In the late fall of 2013, when nurse practitioner Ms R, aged 56 years, was notified about a lawsuit involving one of her patients, she was dismayed but not surprised. She had, in fact, been expecting it since that day this past March when she realized that she had neglected to tell the patient that he had tested positive for hepatitis B… in 2006.
Ms R had been working for a veterans’ medical center for more than 20 years. Her duties were varied and included seeing her own patients and going over medical results with patients. Because Ms R had been working at the medical center for so long, some of her patients had been with her for many years. One of these patients was Mr H, a 52-year-old veteran.
Mr H had been coming to the medical center since 2002, and he had been seeing Ms R since 2006, which was the first year that she was assigned to go over his test results with him. She did not remember much of that first meeting—after all, it was 7 years ago—but she had noted in the file that she told him his blood test results were normal.
She saw the patient again in 2008, 2009, and 2010, but never looked back at the 2006 test results, which had indicated that the patient had tested positive for hepatitis B. This was not surprising. The medical center was busy and understaffed, and Ms R was responsible for many patients. She rarely had the time to look at old test results unless there was an obvious problem. However, in March 2013, when Mr H returned to the medical center and Ms R was looking through his records, she discovered that the 2006 lab results had information that she had neglected to convey to the patient. Ms R’s heart sank as she looked at the report. Had she noticed it 7 years earlier, she would have ordered follow-up tests and referred the patient to a specialist. Now, years had passed without treatment and without an appropriate explanation.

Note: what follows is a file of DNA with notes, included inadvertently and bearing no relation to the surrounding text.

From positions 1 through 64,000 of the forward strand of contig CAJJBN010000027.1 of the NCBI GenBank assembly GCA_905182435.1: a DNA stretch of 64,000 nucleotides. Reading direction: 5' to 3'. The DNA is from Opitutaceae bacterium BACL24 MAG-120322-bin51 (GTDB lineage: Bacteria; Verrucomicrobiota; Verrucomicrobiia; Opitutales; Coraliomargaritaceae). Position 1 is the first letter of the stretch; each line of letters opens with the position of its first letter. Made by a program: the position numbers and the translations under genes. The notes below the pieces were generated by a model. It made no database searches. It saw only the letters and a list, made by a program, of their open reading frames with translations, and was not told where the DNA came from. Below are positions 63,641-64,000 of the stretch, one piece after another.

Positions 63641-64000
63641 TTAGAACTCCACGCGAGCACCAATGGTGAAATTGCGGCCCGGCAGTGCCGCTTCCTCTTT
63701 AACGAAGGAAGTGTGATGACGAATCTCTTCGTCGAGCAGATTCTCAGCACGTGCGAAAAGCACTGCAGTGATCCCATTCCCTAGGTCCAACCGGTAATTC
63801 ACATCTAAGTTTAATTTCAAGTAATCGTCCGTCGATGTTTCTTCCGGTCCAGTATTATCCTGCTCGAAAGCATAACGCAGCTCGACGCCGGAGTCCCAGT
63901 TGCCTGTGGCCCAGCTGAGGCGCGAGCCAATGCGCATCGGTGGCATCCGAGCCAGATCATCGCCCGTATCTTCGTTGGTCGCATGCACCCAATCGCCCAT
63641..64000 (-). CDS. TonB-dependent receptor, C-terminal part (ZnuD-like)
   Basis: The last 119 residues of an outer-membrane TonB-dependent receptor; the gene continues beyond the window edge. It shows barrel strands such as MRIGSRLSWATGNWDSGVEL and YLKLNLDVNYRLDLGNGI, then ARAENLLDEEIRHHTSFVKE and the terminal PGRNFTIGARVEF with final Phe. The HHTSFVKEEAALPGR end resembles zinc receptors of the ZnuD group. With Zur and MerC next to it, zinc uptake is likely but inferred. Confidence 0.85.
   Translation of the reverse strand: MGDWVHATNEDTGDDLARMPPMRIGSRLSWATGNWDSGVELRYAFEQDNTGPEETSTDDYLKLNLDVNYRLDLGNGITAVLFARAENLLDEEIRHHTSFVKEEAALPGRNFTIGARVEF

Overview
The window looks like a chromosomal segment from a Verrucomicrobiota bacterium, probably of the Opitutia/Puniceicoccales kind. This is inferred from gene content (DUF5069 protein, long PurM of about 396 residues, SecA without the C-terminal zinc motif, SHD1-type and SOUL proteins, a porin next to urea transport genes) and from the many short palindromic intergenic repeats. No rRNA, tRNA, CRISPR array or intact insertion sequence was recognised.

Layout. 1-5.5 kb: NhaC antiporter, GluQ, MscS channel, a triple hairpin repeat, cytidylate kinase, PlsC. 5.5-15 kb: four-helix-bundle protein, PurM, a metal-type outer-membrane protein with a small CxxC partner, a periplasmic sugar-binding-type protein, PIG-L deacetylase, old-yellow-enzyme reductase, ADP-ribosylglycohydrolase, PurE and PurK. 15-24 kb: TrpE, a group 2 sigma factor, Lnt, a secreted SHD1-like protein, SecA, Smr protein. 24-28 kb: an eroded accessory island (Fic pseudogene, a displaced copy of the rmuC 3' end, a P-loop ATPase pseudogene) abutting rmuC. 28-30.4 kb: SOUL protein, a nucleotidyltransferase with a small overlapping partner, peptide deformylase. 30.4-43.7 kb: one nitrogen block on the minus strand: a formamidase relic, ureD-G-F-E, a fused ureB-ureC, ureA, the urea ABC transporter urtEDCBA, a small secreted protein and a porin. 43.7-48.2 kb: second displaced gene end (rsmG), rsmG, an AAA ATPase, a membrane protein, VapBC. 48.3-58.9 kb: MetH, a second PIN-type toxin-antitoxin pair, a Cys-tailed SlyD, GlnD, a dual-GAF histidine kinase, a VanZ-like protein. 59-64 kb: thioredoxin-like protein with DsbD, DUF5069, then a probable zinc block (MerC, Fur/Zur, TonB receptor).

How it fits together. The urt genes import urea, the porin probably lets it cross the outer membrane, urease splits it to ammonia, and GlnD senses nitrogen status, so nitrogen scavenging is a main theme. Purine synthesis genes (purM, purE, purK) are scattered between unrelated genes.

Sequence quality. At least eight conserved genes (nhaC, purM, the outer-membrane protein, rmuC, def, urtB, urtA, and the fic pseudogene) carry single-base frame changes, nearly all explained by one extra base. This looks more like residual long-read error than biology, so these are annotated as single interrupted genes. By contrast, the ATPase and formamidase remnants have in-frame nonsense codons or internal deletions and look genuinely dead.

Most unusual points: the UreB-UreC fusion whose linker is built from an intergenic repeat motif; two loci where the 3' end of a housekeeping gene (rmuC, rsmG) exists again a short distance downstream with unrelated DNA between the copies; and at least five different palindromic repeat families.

Mr H was sitting in the exam room, looking at the clinician expectantly.
“Everything okay?” he asked.
Ms R took a deep breath and tried to collect her thoughts. “I’m afraid I owe you an apology,” she began. “I realize that you tested positive for hepatitis B in 2006 and that information wasn’t conveyed to you… I should have recommended further testing at that point. I honestly don’t know why I didn’t see this in 2006… It was a terrible oversight, and I am so very sorry about it.”
The patient looked concerned. “What does this mean?” he asked. “What happens now?”
Ms R informed Mr H that she would order more tests and provide a referral to a specialist for further treatment, as she should have in 2006 when he first tested positive.
Unfortunately, lab tests and scans performed in March and April showed that Mr H had a mass in his liver. Further testing revealed the mass to be hepatocellular cancer, which had spread to the patient’s lungs. Mr H was admitted to the hospital and given radiation therapy, but he succumbed to the disease by the summer.
By late fall, Mr H’s widow had consulted with a plaintiff’s attorney and had instituted a lawsuit against the medical center, based on Ms R’s treatment of Mr H. When Ms R was notified about the lawsuit, she was unhappy but not surprised. She knew she had made a mistake.
The defense attorney representing the medical center spoke to Ms R to get the facts. Ms R was hoping that the case would settle so she could avoid having to testify, but the defense attorney had ideas about challenging the case legally. “I’m going to make a motion asking the court for summary judgment,” the attorney told Ms R. “That means I am asking the court to dismiss the case before it ever goes to trial, because the plaintiff has not introduced any evidence that the liver cancer was caused by the failure to treat the hepatitis B. I am also asking the court to exclude the proposed testimony from their nurse practitioner expert because she has never practiced in this state.”
The defense attorney filed the summary judgment motion and challenged the expert witness who was going to testify that Ms R had breached the standard of care by not conveying her patient’s lab results to him. The court considered the motions and ruled that the summary judgment motion was not appropriate and that the expert, despite never practicing in that particular state, would be allowed to testify as to what Ms R’s standard of care should have been. The case was sent back to the lower court and is pending trial.